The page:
|Phillip Edward Gerald Sayer
5 February 1905|
Colchester, Essex, England
|Disappeared||21 October 1942 (aged 37)
|Employer||Gloster Aircraft Company|
|Known for||Piloting the first flight of the first British jet aircraft|
|Spouse(s)||May Violet Ellen Wallace-Smyth (m. 1929–42)|
|Parent(s)||Wing Commander E. J. Sayer MC (father)|
|Service/branch||Royal Air Force|
|Years of service||1924–1929|
Flying Officer Phillip Edward Gerald Sayer OBE (5 February 1905 – 21 October 1942), was the chief test pilot for Gloster Aircraft as well as a serving RAF officer. "Gerry" Sayer flew Britain's maiden jet flight in Sir Frank Whittle's Gloster E.28/39 (Pioneer), an aircraft designed by George Carter, on 15 May 1941.
Royal Air Force
Sayer joined the Royal Air Force on 30 June 1924, being granted a short service commission with the rank of probationary pilot officer, and was posted to No. 29 Squadron RAF, based at RAF Duxford. He was confirmed in his rank on 23 May 1925, and was promoted to flying officer on 30 March 1926. He learnt to fly in an Avro 504K, and later flew Sopwith Snipes, before becoming a test pilot at RAF Martlesham Heath, the home of the Aeroplane and Armament Experimental Establishment.
Sayer was transferred to the Reserve of Air Force Officers (Class A) on 2 March 1929, to become second test pilot with Hawker Aircraft, assistant to Group Captain P. W. S. (George) Bulman (who first flew the Hurricane on 6 November 1935). He also competed in the 1930 King's Cup Air Race, flying the Cirrus Hermes-powered Desoutter Mk.I (G-AAPY) entered by Charles Bernard Wilson. He averaged 108.4 miles per hour (174.5 km/h) over the course and came in 23rd place.
In 1934 Hawker took over the Gloster Aircraft Company and Sayer was appointed chief test pilot in November 1934. On 2 March 1937 Sayer relinquished his reserve commission on completion of service, and was permitted to retain his rank.
On 15 May 1941 at 7.45pm, he took off from RAF Cranwell, near Sleaford in Lincolnshire in the Gloster E.28/39 (W4041/G) powered by the W.1 engine and flew for 17 minutes, flying at over 500 miles per hour (800 km/h), impossible for other aircraft at the time in level flight. That Gloster aircraft has been in the Science Museum since 1946. A second aircraft of the same type (W4046/G) would be later demonstrated to Winston Churchill on 17 April 1943, having first flown on 1 March 1943 and later crashed in June 1943.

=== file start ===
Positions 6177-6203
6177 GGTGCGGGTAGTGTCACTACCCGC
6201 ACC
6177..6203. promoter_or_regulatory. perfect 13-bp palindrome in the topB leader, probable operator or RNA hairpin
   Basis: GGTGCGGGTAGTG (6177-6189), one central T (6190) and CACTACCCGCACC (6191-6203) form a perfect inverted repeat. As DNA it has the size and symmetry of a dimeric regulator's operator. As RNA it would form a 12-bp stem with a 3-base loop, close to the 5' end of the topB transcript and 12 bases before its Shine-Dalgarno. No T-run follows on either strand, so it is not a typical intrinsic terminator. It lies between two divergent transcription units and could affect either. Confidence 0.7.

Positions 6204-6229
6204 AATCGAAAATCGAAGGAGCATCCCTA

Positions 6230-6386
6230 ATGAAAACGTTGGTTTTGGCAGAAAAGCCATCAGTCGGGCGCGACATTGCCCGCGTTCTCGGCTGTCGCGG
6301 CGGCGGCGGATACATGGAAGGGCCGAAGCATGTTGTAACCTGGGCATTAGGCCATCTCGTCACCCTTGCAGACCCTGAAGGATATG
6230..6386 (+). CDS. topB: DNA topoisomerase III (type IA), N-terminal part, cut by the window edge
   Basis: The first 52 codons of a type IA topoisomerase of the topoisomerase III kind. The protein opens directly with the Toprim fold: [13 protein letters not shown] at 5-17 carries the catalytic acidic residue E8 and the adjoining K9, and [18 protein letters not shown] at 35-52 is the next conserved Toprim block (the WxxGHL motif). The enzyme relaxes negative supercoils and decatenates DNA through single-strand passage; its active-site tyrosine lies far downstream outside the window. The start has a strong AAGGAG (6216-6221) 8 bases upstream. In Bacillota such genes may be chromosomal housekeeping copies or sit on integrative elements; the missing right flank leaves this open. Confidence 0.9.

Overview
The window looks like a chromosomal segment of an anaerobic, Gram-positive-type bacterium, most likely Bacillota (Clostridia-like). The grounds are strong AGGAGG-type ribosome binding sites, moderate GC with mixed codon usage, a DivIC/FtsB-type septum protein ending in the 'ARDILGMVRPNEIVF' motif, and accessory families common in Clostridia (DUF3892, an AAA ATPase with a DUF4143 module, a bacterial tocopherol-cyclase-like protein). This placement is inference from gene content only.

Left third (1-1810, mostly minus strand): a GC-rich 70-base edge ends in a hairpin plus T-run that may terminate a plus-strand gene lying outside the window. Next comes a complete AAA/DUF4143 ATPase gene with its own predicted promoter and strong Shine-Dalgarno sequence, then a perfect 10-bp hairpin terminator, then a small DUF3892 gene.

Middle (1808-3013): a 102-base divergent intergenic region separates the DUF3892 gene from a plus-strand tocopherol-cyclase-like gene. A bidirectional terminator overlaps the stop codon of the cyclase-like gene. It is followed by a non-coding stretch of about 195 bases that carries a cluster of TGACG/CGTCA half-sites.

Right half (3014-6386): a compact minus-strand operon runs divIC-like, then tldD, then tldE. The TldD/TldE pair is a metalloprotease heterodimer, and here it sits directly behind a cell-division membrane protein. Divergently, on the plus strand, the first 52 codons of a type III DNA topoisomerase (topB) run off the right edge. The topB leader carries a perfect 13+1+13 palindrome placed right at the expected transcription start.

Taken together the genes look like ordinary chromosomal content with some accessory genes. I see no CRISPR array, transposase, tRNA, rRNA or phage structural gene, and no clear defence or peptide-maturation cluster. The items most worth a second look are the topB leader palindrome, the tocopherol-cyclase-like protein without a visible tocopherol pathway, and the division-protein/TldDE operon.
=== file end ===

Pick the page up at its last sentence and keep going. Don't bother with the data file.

On 21 October 1942 Sayer departed from RAF Acklington in a Hawker Typhoon to carry out tests of a gunsight involving gun firing into Druridge Bay Ranges, accompanied by another Typhoon. Neither aircraft returned, and it was assumed that they collided over the bay. He was replaced as Gloster's test pilot by Michael Daunt, who would be the first to fly the Gloster Meteor (powered by two de Havilland Goblin engines designed by Frank Halford) on 5 March 1943 at RAF Cranwell.
In January 1929, he became engaged to May Violet Ellen Wallace-Smyth daughter of the vicar of Bure, north Essex. They were married on 7 June 1930 at Holy Innocents Church, Lamarsh in north Essex.
- The London Gazette: . 8 July 1924.
- "Royal Air Force: Appointments". Flight. XVI (812): 457. 17 July 1924. Retrieved 6 January 2016.
- The London Gazette: . 16 June 1925.
- The London Gazette: . 13 April 1926.
- The London Gazette: . 12 March 1929.
- "Times and Speeds in the King's Cup Air Race, 5 July 1930". Flight. XXII (1124): 775. 11 July 1930. Retrieved 6 January 2016.
- "Death of Gerry Sayer". Flight. XLII (1766): 474. 29 October 1942. Retrieved 6 January 2016.
- The London Gazette: . 16 March 1937.
- Cohen, Henry; Knell, Kenneth (1998). "A Tribute To A Cambridge Engineering Student: Sir Frank Whittle OM KBE CB FRS (1907–1996)". Cambridge University Engineering Department. Retrieved 6 January 2016.
- "Mr. Phillip Edward Gerald Sayer OBE". Thunder & Lightnings - Test Flying Memorial. 2016. Retrieved 6 January 2016.
- The London Gazette: . 30 December 1941.
- "Personals: To be Married". Flight. XXI (1048): 74. 24 January 1929. Retrieved 6 January 2016.
- "Personals: Married". Flight. XXII (1120): 645. 13 June 1930. Retrieved 6 January 2016.